Survey reveals Australia’s “unhealthy” relationship with debt
Escalating personal debt is having a huge emotional impact on Australians, , with over 65% of Australians dealing with a form of financial stress, according to research conducted by the Centre for Social Impact.
Leading Australian debt solutions company Debt Rescue says our relationship with debt is rocky, with a growing number of Australians suffering psychological health issues, low self-esteem, anxiety and isolation because they are in over their heads.
More than just a financial problem
Debt Rescue General Manager Brett Gavin said debt had more far-reaching implications than a loss of assets or financial security, putting the health of thousands of Australians in jeopardy each year.
Currently 68% of Australians are facing some form of debt stress.
“Debt isn’t just about owing other people money. It’s about what people owe to their families, their friends, their partners and themselves,’’ Mr Gavin said.
“Often people don’t realise this until they hit the lowest of the lows so it is important to seek professional help and take positive steps to address debt stress before it gets out of hand,’’ he said.
Financial Stress in Australia
A recent online survey of Debt Rescue clients found that 83% of respondents said their debt levels had caused them stress. Two thirds said it had caused them to be depressed and they had experienced anxiety from their debt levels.
The majority of respondents indicated that debt had caused some kind of relationship issue for them.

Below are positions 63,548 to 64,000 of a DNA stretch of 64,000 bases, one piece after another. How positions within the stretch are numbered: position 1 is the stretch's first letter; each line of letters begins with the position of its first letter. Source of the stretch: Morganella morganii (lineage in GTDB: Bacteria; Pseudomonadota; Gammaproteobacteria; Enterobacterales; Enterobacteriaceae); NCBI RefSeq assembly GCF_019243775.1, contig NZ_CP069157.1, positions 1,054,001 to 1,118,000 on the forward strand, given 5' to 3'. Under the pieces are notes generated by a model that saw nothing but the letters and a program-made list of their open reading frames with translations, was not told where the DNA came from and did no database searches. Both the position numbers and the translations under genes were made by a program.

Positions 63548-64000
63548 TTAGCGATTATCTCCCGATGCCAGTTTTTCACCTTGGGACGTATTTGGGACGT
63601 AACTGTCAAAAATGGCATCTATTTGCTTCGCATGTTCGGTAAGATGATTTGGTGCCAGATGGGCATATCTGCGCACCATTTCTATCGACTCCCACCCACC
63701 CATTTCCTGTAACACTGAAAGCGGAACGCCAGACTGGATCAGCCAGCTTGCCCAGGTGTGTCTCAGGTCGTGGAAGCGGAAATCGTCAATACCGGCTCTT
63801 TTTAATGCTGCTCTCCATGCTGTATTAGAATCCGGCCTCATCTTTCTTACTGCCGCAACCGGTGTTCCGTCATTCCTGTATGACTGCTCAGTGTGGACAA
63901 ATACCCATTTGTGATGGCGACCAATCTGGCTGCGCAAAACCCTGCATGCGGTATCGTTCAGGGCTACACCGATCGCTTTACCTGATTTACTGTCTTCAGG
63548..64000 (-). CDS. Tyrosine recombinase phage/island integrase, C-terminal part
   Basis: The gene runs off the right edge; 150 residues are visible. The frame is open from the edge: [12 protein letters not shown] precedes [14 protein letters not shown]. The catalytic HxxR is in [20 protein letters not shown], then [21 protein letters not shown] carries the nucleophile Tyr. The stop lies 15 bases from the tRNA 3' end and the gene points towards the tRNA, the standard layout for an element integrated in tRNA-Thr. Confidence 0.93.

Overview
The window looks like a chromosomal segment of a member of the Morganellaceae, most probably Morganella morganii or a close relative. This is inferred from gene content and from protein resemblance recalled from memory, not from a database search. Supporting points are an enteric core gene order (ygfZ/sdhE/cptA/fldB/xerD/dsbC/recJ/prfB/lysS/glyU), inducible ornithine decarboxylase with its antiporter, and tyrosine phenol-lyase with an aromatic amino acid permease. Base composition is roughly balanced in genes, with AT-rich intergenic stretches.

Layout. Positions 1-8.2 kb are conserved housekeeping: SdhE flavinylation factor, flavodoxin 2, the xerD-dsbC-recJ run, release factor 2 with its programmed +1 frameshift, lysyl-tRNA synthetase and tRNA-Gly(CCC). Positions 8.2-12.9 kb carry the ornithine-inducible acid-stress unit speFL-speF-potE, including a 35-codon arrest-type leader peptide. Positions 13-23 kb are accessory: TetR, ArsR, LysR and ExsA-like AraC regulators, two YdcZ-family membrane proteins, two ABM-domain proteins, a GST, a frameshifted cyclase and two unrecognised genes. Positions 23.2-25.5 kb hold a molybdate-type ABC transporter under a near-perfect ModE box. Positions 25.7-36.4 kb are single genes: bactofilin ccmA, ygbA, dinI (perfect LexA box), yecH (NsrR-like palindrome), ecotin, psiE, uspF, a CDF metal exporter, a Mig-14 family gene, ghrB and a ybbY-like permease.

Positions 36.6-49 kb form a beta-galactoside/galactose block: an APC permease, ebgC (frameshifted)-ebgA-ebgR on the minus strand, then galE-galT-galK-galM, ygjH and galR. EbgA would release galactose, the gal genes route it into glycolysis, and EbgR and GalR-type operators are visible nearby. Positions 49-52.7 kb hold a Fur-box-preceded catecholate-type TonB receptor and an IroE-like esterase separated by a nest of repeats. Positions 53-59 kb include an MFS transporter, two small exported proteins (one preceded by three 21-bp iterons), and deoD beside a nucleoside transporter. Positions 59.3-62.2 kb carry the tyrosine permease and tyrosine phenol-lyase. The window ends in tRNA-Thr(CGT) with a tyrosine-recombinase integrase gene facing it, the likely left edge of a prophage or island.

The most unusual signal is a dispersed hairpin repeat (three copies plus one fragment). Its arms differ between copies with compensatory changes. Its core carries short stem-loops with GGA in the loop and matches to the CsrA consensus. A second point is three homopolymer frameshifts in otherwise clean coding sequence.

More than half of the respondents indicated that it was difficult to find a service that would assist with debt issues.
86% of respondents said it was important that services addressed the psychological and emotional impact of debt, rather than just the financial implications.
“These results tell us that Australians have an unhealthy relationship with debt, but the good news is, there is help at hand,’’ Mr Gavin said.
“There are some important tips to keep in mind and some ways of managing the process that can deliver real, tangible solutions to what might otherwise seem impossible circumstances”.
Tips to manage you debt
Don’t ignore your debt
“People sometimes feel that heavy debt burdens and aggressive creditors render them helpless in dealing with the situation. Many avoid dealing with their debt problems, which only further compound the situation,” Mr Gavin said.
Instead, he suggests you call each creditor and explain your situation. All banks and utility providers have hardship hotlines you can call and will often offer extensions and payment arrangements to help you pay your debt.
Being proactive with your creditors can yield some surprising results.
Don’t borrow money to repay debt
Borrowing money to pay off debt creates a vicious cycle. The interest and fees involved in payday and cash loans compounds quickly and you will be left in a far worse situation, with twice as much debt and bills you still can’t afford.
Again, Mr Gavin suggests calling your original creditors to organise a payment arrangement. If your unsecured debt exceeds $10,000 and you are struggling to manage the repayments, you might also be eligible for a Debt Agreement to help repay your debt at a reduced rate.
Know what you owe
When questioned, many people are unclear of exactly what they owe and to who. Outstanding debts are often sold to debt recovery agencies with aggressive recovery strategies. This not only makes it difficult to keep track of who you owe money to, but with large interest and late fees compounding, you might not know what you owe either.
Mr Gavin suggests you request free copy of your credit file, so you have an idea of where your debts are currently held.
“The important thing to remember is that there is light at the end of the tunnel for those who take positive steps towards dealing with their individual debt situation,” Mr Gavin said.
Anybody experiencing problems with debt can contact Debt Rescue toll free on: 1800 00 3328. For further information visit www.debtrescue.com.au.